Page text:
Preparing for & Racing My First Crit

(by Brianna Goral - @grannygeargoral)

Photo by Evan Marsh

Before ya beat me to it, yes, GRITS is primarily an off road team. We stay away from skinny tires as often as possible, but sometimes the urge to go real fast in a circle takes us over! (and it's great training for cross so I'm told)

Photo by Scott Shire

When I first got my Focus Izalco, I had no real intentions of ever racing it. I bought it primarily for group rides and getting in shape for MTB and CX season. But then the thought of "well, I DO have a bike for it" kept floating around my head with the nearing of the Grant Park Criterium.

I'd been a spectator the year before (if you could call switching between throwing up behind a tree and whining from the gnarliest hangover I've ever had "spectating") and knew that it was a great event with a great turn out! As our team's shop, Loose Nuts Cycles, is located in the heart of Grant Park, it was also an area that I knew well.

My preparation leading up to the crit itself wasn't much out of the ordinary. I've been riding decently high mileage weeks pretty consistently throughout the summer & had a very good understanding of my threshold. What I was most worried about what the tactics that I've seen and heard others use in the race. I was going to be the only GRITS member in the field. With the horror stories of hearing newbies crash out other racers and severely injure themselves or others, I set two goals for myself -

1) Don't crash

2) Don't cause anyone else to crash

The night before race day, I took a quiet evening to myself and was in bed by 9pm. If nothing else, this would be the most well rested I'd ever been for a race.

Photo by Andy Bailie

Race day morning, I arrived at the course, set up base camp, and went to mingle with some of the L5 Flyer ladies (another badass local team!) who I knew would be racing in my field for some last minute pointers. Talking with them, my nerves subsided upon hearing that if any course was going to be my first, this one was a good first. Turns 1,3, and 4 were all coming out of / going into a climb. Turn 2 was the only fast descent into a turn and there was plenty of room in the corner to keep from scrunching together too much. I lucked out!

At lineup, I positioned myself carefully behind a rider who I knew was a really strong competitor and focused on heckling my friends in the crowd. I was somehow so relaxed at the start line, that I sincerely almost missed the "RIDERS READY" and the whistle. Whoops! Good way to get your heart rate skyrocketing from the get go.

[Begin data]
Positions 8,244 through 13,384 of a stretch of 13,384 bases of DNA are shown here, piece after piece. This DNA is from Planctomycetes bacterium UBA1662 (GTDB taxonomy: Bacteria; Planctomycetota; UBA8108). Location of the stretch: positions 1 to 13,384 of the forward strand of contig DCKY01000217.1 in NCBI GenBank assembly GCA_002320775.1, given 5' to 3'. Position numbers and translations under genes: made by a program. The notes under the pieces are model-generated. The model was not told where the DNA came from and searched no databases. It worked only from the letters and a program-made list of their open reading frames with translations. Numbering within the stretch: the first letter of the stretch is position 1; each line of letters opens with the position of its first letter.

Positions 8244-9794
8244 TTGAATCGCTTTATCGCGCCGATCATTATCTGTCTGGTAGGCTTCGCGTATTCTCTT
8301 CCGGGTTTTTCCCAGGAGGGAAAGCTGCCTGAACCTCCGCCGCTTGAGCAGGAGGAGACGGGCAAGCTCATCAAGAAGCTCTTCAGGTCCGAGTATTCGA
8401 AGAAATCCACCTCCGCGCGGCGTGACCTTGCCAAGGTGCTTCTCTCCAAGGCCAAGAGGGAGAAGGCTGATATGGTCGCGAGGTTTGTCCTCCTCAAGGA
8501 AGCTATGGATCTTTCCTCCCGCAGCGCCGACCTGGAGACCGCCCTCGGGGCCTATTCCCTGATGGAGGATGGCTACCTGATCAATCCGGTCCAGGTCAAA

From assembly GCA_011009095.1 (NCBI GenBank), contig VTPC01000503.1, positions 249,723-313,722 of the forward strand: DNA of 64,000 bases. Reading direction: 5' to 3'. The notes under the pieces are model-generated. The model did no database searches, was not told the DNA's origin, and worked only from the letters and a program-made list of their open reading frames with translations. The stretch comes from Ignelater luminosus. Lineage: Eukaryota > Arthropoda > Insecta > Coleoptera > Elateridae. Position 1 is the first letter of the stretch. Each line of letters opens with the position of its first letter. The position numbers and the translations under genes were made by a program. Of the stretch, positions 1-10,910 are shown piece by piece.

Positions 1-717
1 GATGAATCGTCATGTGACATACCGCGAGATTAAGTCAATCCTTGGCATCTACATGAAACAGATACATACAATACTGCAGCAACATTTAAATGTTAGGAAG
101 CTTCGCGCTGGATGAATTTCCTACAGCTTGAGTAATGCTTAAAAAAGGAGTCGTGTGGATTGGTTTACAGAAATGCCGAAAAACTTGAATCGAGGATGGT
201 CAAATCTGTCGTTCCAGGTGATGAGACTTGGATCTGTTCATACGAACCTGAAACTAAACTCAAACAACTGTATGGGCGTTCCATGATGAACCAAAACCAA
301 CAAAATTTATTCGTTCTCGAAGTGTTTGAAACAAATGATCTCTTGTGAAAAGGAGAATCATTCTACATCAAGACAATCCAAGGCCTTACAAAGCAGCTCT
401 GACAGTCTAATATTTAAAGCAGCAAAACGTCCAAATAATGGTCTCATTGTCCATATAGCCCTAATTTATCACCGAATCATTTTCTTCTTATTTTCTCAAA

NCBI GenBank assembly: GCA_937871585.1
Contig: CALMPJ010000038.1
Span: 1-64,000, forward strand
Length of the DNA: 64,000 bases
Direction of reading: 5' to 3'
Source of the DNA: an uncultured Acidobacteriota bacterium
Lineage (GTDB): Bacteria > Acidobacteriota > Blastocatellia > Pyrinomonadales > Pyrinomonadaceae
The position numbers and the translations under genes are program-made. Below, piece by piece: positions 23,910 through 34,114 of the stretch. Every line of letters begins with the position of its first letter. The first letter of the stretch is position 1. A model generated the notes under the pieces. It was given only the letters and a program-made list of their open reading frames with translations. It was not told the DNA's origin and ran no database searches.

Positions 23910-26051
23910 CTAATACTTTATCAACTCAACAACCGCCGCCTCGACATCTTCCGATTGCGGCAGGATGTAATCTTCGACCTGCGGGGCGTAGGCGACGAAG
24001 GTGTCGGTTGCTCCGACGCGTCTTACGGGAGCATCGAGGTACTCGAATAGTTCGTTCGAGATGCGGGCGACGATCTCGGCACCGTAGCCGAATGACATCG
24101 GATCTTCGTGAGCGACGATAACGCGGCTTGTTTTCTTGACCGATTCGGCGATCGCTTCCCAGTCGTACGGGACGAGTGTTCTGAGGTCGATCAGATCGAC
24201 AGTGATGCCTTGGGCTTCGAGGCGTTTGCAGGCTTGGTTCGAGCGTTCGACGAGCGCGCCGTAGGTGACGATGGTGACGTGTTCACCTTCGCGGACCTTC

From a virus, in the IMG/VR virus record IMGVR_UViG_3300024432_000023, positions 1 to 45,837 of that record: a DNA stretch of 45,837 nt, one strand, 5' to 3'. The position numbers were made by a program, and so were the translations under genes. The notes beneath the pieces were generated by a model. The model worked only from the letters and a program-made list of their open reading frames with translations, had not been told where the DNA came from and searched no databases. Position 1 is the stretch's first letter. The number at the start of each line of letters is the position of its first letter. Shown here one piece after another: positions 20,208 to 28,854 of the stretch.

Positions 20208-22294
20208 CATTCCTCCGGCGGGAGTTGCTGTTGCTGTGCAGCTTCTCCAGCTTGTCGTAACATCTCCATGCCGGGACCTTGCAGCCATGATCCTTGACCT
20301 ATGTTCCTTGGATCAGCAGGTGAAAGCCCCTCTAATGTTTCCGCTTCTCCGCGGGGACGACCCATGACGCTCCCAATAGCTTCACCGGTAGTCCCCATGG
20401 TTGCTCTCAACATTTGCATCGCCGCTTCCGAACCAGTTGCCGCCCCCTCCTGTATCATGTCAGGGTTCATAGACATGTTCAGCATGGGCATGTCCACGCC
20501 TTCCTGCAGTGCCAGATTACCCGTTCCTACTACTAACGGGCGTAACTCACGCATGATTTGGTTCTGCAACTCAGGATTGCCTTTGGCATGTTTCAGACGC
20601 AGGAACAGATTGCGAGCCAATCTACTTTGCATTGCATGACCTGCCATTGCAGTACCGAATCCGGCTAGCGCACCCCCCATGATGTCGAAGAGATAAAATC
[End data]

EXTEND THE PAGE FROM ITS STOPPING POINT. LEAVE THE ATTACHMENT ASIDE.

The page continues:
Photo by Evan Marsh

Laps 1 & 2 were chill. I was holding onto the wheel of the lady I was hoping to and somehow was blending into the pack pretty well. That was, until I wasn't.... My nerves ended up getting the best of me when a stupid line choice coming into Turn 3 cost me my spot in the pack. And that's pretty much when it was all up to me. I had been pushed out of the pack & had nooooo idea how to get back into it. All of the pictures from my race are hilariously just the pack and then me weirdly hovering on the outside. Case in point:

Photo by Grant Park Crit

Every person in the crowd kept yelling at me to "get back in the pack" which, trust me, if I knew how to, I would have. I was holding on to the front fine but knew that these ladies had far more power up their sleeves that they were just waiting to unleash. With each lap, my legs grew more and more tired as I tried to not become "that guy" who gets too cocky on their first few laps & then immediately dropped.

In my fear of being dropped, I managed to score a beer prime! (so yeah, I basically won the race).

The rest of the race was pretty much a blur. My teammates and husband were on the sidelines all in one spot at Turn 1. It was truly such a refreshing feeling to come by and know that all of my favorite people were there to cheer me on! So I kept going.

On the last lap (I think lap 9??), we came around Turn 3 into the final climb and sprint finish. Still getting used to a two-by derailleur, I attempted to anticipate the attack going into the climb....and totally shifted the wrong direction.

By the time I remembered how shifting works, the lead group was gone. I put my head down and sprinted up the rest of the climb into Turn 4. It was enough to pass a couple of folks and landed me a top 10 spot out of 15 competitors.

Most importantly, my two goals had been met! I rushed over to meet my friends and hand my bike off to the first person who offerred to take it. Seriously, if you ever want to steal my bike...just come find me at the finish line of a race and I'll gladly hand it to you and not remember who you were. ((please don't steal my bike))

In summary, STAY IN THE PACK! The first half of the race is often going to be slower than you were anticipating and slower than you are capable of, but it's with purpose. Choose your lines well. Know your competitors. Always sprint for the beer prime.

I never thought I'd say it, but I am actually very excited for my next crit. Some teammates and I are planning to do a full road series next year. But, for now, cross is here.